New York City wants Long Island’s water. We shouldn’t give it to the city, period. Here’s the thing: If granted state approval, the city could just take it. Gov. Andrew Cuomo mustn’t allow that to happen.
Long Island has been designated a sole-source aquifer, meaning that all of the drinking water for Nassau and Suffolk counties comes from cavernous pockets hundreds of feet below the surface. Once upon a time, these stores were the purest water you could drink. The Upper Glacial Aquifer, one of three major aquifers beneath the Island’s surface, formed during the last ice age, 10,000 to 20,000 years ago — long before pollutants and pathogens had contaminated underground water stores.
Highly toxic chemicals, pesticides, herbicides, and human and animal waste have slowly been making their way from the ground into our aquifers for decades — pretty much since Levittown was built in the 1940s and ’50s and Long Island became an industrial hub for the military and aerospace industries. Grumman, the Island’s manufacturing giant, moved out in 1994, but the waste it left behind remains in the soil, steadily percolating downward toward our drinking-water supply.
The faster we draw water from the aquifers, the faster surface water will be pulled by hydraulic action into them — along with all those pollutants. At the same time, more and more saltwater from the Atlantic Ocean will intrude into the aquifers as well.
That’s why the state Department of Environmental Conservation must not renew New York City’s now-expired permit that would allow it to take water from our supply. If the city were permitted to suck out 68 million gallons a day from these stores — more than the entire Town of North Hempstead consumes — the long-term effects could be catastrophic for us.
New York City argues that it has the right to draw water from the aquifers. Queens and Brooklyn are part of Long Island, after all, and the 68 city-owned wells from which it would draw water are old ones, located in southeastern Queens.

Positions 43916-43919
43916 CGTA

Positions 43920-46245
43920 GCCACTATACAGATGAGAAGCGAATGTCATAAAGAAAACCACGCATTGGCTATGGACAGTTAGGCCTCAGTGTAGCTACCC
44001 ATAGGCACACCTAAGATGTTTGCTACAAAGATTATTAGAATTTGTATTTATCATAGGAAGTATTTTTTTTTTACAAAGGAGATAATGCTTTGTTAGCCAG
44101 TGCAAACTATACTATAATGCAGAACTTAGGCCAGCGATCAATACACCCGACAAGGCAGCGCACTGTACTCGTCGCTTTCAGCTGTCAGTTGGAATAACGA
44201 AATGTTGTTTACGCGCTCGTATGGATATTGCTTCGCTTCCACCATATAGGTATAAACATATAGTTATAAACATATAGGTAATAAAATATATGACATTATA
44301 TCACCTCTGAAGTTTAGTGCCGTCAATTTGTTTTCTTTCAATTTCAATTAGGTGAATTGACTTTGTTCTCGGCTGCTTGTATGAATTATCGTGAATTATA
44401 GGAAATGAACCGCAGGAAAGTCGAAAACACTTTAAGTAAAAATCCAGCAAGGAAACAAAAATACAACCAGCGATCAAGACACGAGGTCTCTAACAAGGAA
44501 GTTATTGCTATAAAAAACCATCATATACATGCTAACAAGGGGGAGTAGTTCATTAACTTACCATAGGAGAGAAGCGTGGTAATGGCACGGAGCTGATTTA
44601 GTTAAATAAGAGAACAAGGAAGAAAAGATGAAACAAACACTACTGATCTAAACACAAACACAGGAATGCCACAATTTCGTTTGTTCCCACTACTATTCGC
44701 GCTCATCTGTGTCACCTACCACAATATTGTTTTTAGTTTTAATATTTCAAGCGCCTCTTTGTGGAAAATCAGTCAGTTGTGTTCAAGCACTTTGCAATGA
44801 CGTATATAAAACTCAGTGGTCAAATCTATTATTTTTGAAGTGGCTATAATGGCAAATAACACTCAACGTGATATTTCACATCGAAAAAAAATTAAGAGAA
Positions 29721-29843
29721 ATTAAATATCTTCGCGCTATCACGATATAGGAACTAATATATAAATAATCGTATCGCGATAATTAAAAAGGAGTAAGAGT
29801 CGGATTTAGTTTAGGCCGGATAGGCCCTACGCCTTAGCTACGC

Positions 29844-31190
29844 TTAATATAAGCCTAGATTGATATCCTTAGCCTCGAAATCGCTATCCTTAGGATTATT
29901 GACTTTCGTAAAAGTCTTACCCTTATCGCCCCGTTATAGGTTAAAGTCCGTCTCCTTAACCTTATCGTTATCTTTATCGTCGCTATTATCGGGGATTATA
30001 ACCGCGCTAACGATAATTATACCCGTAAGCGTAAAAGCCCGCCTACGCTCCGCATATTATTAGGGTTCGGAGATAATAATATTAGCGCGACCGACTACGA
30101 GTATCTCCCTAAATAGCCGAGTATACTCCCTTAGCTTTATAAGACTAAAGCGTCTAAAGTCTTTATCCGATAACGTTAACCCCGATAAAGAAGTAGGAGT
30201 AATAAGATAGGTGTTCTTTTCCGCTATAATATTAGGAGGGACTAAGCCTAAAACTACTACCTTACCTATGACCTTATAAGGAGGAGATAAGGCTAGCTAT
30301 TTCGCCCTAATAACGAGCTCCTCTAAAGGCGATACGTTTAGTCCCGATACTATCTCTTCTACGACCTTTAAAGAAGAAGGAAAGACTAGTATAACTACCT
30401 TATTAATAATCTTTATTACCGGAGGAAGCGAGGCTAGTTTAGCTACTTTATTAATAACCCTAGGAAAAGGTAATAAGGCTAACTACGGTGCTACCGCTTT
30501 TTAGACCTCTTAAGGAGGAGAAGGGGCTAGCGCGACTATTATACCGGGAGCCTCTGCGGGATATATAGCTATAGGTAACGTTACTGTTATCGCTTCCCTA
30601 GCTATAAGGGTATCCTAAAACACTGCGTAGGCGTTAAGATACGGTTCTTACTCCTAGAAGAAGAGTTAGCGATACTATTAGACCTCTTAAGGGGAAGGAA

The aquifers from which the city would take the water, however, extend farther east into Nassau County, so the water we need for survival would go to the five boroughs. That would be unfair and unjust. The city has other sources — in particular, upstate reservoirs — from which it can obtain water, while Nassau does not.
City officials say the water would be drawn only in emergencies. That’s not what they claimed in 2014, however, when they said they needed to extract water from the Island’s aquifers while the city repaired two aqueduct pipes that connect those upstate reservoirs to the boroughs. According to the city’s Department of Environmental Protection, millions of gallons of water were — and still are — leaking from the city’s Delaware aqueduct, in upstate Newburgh. Its pipes have been leaking since the 1990s, according to the Times-Herald Record. City officials said in 2014 that they hoped to fix the problem in 2020 — at a cost of $1 billion.
In a 2014 Herald editorial, “L.I. is desperate for a water-management plan,” we called on the State Legislature to enact, and the governor to sign, a measure that would require a long-term management plan to protect and preserve the Island’s sole-source drinking-water supply. The Legislature and governor did just that.
We must remind Cuomo of the legislation’s precise wording: “Long Island’s water resources are unique in the region, unusual in the nation, and of exceptional importance to the state of New York because of the economic, environmental and public health values that Long Island’s water resources provide to the millions of people who live and recreate on Long Island.”
The measure created the Long Island Commission for Aquifer Protection, which drafted a management plan last year. It held its first hearing to seek comment on it at the Suffolk County Legislature in Riverhead on Jan. 17.
Nassau County Executive Laura Curran, a Democrat from Baldwin, called on the state during a news conference last week to hold off on approving New York City’s plans to draw water from Long Island’s aquifers until the U.S. Geological Survey completes a thorough examination of the aquifers and weighs in on the matter.
As far as we’re concerned, the state DEC must never approve the city’s plans. Simply put, Long Island — Nassau and Suffolk counties — can no longer tolerate the abuse of our aquifers.